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The need for speed
Track saves lives in Racing for Time
Dutton teaches teamwork to an unlikely team.
Dutton teaches teamwork to an unlikely team.

I always bristle when TV tries to uplift me. If I want to be inspired, I'm not going to turn to a cynical medium that would do business with Satan himself if he had enough money to buy a prime-time ad.

But Racing for Time (Saturday, 8 p.m., Lifetime) slipped past my defenses. It hooked me with a setting unusual for TV: a juvenile correction facility populated by girls of color. The unknown actresses jump off the screen, communicating both defiance and vulnerability. Most striking of all is Yaya DaCosta as a girl sent back to prison for standing by her drug-dealer boyfriend. Her future looks bleak until a humane prison guard (Charles S. Dutton, who also directs) starts a track program for the inmates. She finds her stride, so to speak, and learns the value of teamwork and discipline. Can self-esteem be far behind?

I'm usually not one for TV-movie teamwork, but Racing for Time had me cheering quietly in the privacy of my living room. Who knows - maybe the movie will help me with my own self-esteem issues.

Friday, 8 pm (USA)

This week's episode is brilliant - or does it just seem that way because it's new, a rarity in the writers-strike era? No, I'm pretty sure it's brilliant.

Monk (Tony Shalhoub), the obsessive-compulsive private eye, goes from solving murders to committing one. In the opening scene, a robbery appears to have been committed by the six-fingered bomb-maker who killed Monk's wife. Monk tracks down his nemesis, draws his gun and fires.

Or does he? Monk is arrested for murder, but he claims he never pulled the trigger. This seems impossible, since the bullet was proven to come from his gun. "It's funny," a cop says. "This is the kind of case Monk always solves."

Monk's neat-and-clean neuroses make him an unusual prisoner, unwilling to touch the ink for fingerprinting. (It takes three deputies to hold him down.) When bail is set at $900,000, Monk can't stand the unevenness and begs the court to round it off to $1 million.

This is hilarious stuff, but the episode is also exciting, especially when Monk escapes from prison to clear his name. The hour ends with "To Be Continued" - an untidy conclusion that would surely drive Monk himself crazy.

Celine Dion: That's Just the Woman in Me
Friday, 8 pm (CBS)

Celine Dion once again tries to convince a TV audience that empty, melodramatic wailing equals vocal artistry. Personally, I haven't forgiven Dion since she "sang" a "duet" with "Elvis Presley" - that is, a virtual Elvis digitally transplanted from his 1968 TV special to the American Idol stage. Poor Elvis had no way to defend himself against the preening foghorn who attempted to upstage him 30 years after his death.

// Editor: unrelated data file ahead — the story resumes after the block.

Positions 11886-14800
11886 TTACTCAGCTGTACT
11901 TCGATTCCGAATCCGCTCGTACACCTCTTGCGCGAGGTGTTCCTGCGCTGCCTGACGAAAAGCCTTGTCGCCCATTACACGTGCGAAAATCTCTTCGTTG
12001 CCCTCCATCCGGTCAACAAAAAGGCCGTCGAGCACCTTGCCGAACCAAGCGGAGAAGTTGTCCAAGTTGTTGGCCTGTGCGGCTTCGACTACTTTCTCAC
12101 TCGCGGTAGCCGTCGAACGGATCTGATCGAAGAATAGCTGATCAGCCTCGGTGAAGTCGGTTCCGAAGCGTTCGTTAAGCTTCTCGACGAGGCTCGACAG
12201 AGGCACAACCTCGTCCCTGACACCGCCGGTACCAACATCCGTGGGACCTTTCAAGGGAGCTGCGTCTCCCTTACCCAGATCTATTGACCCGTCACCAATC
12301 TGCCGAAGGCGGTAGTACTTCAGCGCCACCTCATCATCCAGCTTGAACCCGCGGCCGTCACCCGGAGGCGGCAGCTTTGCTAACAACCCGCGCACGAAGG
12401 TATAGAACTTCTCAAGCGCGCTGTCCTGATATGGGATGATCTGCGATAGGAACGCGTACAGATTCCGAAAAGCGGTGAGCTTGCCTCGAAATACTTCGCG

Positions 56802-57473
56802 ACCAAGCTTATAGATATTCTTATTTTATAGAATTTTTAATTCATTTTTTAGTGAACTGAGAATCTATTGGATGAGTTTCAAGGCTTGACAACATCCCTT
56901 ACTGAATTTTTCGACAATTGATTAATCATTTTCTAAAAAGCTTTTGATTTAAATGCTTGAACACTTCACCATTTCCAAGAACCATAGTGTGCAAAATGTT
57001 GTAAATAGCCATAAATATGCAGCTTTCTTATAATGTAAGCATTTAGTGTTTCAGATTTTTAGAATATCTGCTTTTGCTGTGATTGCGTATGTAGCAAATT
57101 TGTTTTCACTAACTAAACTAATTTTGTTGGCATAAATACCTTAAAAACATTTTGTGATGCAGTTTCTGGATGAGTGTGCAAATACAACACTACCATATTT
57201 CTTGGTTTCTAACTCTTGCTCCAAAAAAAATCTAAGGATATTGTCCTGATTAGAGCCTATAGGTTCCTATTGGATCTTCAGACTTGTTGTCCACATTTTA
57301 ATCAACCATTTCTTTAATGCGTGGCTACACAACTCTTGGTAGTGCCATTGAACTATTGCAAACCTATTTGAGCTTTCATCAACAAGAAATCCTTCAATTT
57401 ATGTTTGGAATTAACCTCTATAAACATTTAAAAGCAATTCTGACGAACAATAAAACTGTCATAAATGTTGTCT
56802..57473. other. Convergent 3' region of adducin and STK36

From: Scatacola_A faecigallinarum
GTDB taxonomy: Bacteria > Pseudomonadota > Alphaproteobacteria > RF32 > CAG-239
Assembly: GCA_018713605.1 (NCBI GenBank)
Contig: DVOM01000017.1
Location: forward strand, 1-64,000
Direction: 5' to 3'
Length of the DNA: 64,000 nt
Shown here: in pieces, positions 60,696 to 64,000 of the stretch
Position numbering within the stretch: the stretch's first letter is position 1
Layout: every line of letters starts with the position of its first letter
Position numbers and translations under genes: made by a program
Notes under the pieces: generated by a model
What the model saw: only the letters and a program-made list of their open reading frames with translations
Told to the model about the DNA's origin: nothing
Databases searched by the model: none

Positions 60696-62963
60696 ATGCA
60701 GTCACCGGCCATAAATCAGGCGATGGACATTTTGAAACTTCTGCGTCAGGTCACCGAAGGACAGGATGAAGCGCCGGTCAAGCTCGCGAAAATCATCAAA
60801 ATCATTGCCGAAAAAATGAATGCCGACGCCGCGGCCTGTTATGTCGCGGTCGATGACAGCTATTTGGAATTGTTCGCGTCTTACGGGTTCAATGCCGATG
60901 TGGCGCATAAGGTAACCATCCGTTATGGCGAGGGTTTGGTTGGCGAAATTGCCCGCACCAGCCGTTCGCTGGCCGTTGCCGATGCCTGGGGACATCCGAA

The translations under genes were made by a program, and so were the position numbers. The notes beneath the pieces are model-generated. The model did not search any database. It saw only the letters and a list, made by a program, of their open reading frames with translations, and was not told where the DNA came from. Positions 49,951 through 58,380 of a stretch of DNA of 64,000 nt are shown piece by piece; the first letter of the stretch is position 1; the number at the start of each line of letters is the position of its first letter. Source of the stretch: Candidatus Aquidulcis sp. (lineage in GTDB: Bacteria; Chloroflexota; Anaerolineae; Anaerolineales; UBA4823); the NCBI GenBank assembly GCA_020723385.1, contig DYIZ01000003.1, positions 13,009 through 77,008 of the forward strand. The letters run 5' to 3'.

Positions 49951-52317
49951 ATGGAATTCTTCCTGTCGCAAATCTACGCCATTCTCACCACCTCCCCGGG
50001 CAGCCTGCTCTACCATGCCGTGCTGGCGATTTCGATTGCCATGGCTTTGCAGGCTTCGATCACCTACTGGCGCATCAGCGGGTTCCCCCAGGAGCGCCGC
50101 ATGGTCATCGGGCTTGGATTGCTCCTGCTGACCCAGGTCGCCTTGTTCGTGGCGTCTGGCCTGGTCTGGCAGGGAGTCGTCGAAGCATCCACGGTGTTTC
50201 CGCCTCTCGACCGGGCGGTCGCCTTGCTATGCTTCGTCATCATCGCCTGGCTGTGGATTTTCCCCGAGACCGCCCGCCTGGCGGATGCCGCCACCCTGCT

Oh, if only a digital Elvis from Spinout could smash through Dion's new special in his race car! The sight of Celine diving for safety in the middle of "My Heart Will Go On" would do my own heart good.

Knight Rider
Sunday, 8 pm (NBC)

Sometimes a hit comes at the expense of a network's reputation. For NBC, Knight Rider (1982-86) was such a hit. TV's most embarrassing actor, David Hasselhoff, posed through TV's most embarrassing premise: a hunk fights the bad guys with a talking car. The series is the butt of jokes to this day.

Gluttons for punishment, NBC has brought back both actor (in a guest starring role) and premise for a Knight Rider TV movie. The American people aren't too excited about the new version, but American cars are reportedly beside themselves.

My Dad Is Better Than Your Dad
Monday, 8 pm (NBC)

In this reality series, kids team up with their dads for a series of contests. The goal is to find the dad who's the smartest and strongest.

Put that way, the show sounds fun. But think about the dads who lose: the dumbest and weakest. How will kids feel about seeing their dads humiliated on national TV? I suggest that NBC immediately prepare another reality series: My Dad Is Not Better Than Your Dad, and That's Why I've Entered Psychoanalysis.

American Experience
Monday, 8 pm (WHA)

Kit Carson had arguably the coolest name in the Old West. He was a trapper, mountain man and soldier who helped tame the American frontier in the mid-1800s. "Tame," unfortunately, is a tame word for "eliminating Native Americans." Carson waged a brutal war against the Navajo, forcing 8,000 of them on a 300-mile walk to disease-ridden confinement. Describing a battle with the Blackfeet, he happily reported: "It was the prettiest fight I ever saw. After three hours we finally routed them and took several scalps."

What a waste of a cool name.

Tuesday, 7 pm (WHA)

An episode called "Ape Genius" explores the intellectual capacity of chimps, orangutans and gorillas. New research reveals that they're a lot smarter than we thought they were. (Four out of five, it turns out, were against the Iraq invasion from the start.)

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